"That [stuff] doesn't help bring a Super Bowl to San Diego," the Chargers' star linebacker said, according to The San Diego Union-Tribune. "And that [stuff] needs to stop, period. It needs to stop now."
Last week, Tomlinson said on his Web site that he plans to continue his career in San Diego, barring a trade from the team. Smith appeared to take Tomlinson lightly by seemingly mocking his comments in quotes to the Union-Tribune.
"As for now, I am a Charger and will be until I am told otherwise," Tomlinson wrote last week on his Web site.
Smith appeared unmoved in comments to the newspaper the following day.
"My first reaction was we both have similar feelings," Smith said. "I have no intentions of leaving San Diego. San Diego is where my GM career started and where I'd like it to end. I also have nothing but love and the utmost respect for this team, the players and the Spanos family. I have absolutely no control over how long I will be with the Chargers.
"As for now, I am the Chargers' GM, and I have major decisions to ponder for the organization now and in the future. My recommendation to Dean Spanos will be what's in the best interest of the team -- both short and long term. That's my job. That's what Dean hired me to do."
Sources told the Union-Tribune that Chargers president Dean Spanos is "very upset" that the Tomlinson situation is being discussed publicly. Sources told the newspaper, that despite Smith's comments, he holds Tomlinson in high regard.
Tomlinson, 29, battled a variety of injuries last season, and had a career-low 292 rushing attempts and 1,110 yards. He is a five-time Pro Bowler who has played his entire eight-year career with the Chargers, but he's been injured for the playoffs the past two years.
He has three years remaining on an eight-year contract he signed in 2004 that, at the time, made him the highest-paid running back in NFL history.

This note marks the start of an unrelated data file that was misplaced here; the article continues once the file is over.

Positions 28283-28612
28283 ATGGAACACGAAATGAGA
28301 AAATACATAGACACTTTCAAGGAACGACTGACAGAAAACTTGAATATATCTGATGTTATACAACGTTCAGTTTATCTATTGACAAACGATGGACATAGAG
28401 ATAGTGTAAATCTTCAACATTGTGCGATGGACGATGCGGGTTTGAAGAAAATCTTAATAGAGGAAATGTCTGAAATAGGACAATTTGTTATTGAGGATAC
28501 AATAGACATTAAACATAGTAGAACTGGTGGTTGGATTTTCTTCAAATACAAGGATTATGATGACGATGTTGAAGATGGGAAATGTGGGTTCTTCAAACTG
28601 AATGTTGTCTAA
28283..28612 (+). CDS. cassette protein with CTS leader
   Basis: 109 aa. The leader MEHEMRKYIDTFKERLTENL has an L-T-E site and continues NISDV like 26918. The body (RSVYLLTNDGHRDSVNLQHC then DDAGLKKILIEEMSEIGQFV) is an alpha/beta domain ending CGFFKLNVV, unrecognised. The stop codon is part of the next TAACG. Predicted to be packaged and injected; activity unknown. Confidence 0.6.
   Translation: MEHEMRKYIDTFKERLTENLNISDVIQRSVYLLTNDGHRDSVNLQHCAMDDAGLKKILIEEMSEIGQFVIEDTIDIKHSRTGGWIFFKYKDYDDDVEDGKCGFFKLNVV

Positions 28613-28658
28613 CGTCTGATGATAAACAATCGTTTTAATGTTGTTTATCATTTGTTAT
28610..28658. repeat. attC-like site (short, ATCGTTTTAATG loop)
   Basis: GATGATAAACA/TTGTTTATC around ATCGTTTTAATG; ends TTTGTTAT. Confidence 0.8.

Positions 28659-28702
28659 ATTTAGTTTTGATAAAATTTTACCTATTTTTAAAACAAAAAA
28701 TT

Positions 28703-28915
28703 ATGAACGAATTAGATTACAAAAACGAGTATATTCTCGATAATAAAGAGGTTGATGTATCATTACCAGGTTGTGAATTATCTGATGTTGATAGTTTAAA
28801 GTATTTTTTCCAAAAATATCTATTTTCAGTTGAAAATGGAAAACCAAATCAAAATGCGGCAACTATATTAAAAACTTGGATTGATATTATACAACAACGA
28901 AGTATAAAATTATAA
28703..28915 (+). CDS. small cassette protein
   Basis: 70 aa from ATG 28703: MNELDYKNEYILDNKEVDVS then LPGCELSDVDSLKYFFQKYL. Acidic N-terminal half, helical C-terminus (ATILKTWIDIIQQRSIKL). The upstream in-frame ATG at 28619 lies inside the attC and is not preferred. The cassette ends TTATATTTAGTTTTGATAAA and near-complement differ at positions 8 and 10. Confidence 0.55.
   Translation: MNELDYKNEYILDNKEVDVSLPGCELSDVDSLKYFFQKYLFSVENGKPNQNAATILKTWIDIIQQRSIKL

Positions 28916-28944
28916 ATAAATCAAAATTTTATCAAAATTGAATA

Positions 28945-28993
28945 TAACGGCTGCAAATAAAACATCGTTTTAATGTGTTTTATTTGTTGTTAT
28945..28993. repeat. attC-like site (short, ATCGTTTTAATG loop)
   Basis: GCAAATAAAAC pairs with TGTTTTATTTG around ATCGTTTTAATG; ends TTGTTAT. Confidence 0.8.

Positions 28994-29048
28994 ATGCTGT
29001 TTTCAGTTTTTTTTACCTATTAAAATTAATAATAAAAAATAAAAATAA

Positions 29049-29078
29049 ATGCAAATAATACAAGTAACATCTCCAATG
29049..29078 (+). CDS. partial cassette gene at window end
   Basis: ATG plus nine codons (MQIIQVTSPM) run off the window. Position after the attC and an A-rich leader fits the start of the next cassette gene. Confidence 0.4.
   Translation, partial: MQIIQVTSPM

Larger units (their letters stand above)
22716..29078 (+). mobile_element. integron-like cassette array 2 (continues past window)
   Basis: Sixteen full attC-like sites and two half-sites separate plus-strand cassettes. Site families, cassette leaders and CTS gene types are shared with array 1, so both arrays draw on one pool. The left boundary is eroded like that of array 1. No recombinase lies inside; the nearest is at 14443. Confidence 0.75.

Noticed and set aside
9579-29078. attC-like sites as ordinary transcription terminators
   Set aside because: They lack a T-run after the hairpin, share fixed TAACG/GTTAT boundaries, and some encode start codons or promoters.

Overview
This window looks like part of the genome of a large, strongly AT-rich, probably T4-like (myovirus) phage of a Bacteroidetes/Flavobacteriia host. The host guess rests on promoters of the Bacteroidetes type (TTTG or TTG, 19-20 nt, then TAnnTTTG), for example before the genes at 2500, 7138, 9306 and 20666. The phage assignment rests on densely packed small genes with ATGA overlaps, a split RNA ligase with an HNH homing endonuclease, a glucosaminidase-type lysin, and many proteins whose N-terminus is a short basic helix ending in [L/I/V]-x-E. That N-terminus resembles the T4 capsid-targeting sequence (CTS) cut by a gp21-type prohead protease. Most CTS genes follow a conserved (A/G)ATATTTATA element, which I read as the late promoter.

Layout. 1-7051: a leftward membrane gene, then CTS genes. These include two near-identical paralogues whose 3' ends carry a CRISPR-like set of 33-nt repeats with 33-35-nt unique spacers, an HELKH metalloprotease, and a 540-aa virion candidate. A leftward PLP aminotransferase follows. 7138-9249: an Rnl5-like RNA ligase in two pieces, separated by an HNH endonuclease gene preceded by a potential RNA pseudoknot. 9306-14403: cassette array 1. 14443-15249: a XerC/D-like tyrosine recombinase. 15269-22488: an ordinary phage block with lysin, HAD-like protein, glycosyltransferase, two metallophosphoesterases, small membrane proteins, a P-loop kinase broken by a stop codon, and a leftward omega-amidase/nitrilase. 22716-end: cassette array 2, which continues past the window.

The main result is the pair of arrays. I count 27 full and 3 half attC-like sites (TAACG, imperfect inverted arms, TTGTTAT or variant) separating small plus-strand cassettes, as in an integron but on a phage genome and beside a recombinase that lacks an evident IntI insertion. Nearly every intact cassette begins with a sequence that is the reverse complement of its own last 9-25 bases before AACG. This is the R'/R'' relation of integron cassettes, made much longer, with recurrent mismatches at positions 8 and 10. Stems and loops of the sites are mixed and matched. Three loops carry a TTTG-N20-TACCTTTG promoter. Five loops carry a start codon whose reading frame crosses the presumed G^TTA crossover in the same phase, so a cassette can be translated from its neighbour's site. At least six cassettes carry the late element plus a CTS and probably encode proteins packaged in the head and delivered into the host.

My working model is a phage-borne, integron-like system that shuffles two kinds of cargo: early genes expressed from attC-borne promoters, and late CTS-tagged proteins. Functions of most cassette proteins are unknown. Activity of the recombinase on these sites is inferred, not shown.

The contract, like many in the NFL, was back-loaded and the Chargers are looking for salary-cap flexibility. Speculation in San Diego is that Tomlinson may be asked to take a pay cut.
"Going into next season, I want people talking about how we're going to rebound from getting ... bounced from the playoffs -- not if LT is going to be there or if I'm going to be there," Merriman, who missed all of last season after surgery, said, according to the newspaper.
In other Chargers news, ESPN.com's John Clayton is reporting that San Diego has hired one of the best remaining offensive coordinators, Rob Chudzinski, to be Norv Turner's assistant head coach and tight ends coach.
Chudzinski decided to take the Chargers job over offensive coordinator openings in San Francisco and Tampa Bay. For Chudzinski, it's a chance to return to the Chargers after establishing himself as a successful play-caller in Cleveland. He was the Browns offensive coordinator in 2007 and 2008.
In 2007, the Browns won 10 games and Chudzinski's offense averaged 25.1 points a game. Derek Anderson, Braylon Edwards and Kellen Winslow went to the Pro Bowl in Chudzinski's first year as Browns offensive coordinator.